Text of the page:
The Tomatometer rating – based on the published opinions of hundreds of film and television critics – is a trusted measurement of movie and TV programming quality for millions of moviegoers. It represents the percentage of professional critic reviews that are positive for a given film or television show.
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The Tomatometer is 60% or higher.
The Tomatometer is 59% or lower.
Movies and TV shows are Certified Fresh with a steady Tomatometer of 75% or higher after a set amount of reviews (80 for wide-release movies, 40 for limited-release movies, 20 for TV shows), including 5 reviews from Top Critics.
Percentage of users who rate a movie or TV show positively.
Vita & Virginia is disappointing mostly because it takes one of the most beloved, influential, and strange lesbian relationships of the 20th century and makes it into something basically ordinary, a mannered cliché.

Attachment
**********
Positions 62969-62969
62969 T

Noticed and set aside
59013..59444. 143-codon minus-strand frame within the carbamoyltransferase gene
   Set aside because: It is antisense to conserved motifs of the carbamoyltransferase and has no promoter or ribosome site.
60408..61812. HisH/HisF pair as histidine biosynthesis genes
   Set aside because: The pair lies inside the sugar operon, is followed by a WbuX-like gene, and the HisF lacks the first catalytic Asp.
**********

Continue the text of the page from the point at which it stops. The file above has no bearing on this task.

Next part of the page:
A slight misfire, squandering a strong idea and strong cast. Some baffling and unsubtle directorial choices are made. Elizabeth Debicki once again proves she is a star, however. Worth seeing for the costumes and unusual score only.
Arterton, Debicki, and their real-life counterparts are underserved by a script that doesn't quite understand its own relationship to queer romance and has little to say about it except that it existed.
Looking upon Virginia Woolf with an immature and childish creative lust, writer/director Chanya Button and co-writer Eileen Atkins reduce her to a bland literary figure in Vita & Virginia, leaving us to remember the contrarian truth.
It's never a good sign for your rulebreaking romance when the occasional bits of dialogue between wayward wives and their sad husbands is more human, more feeling, and more emotionally intelligible than that between the lesbian lovers.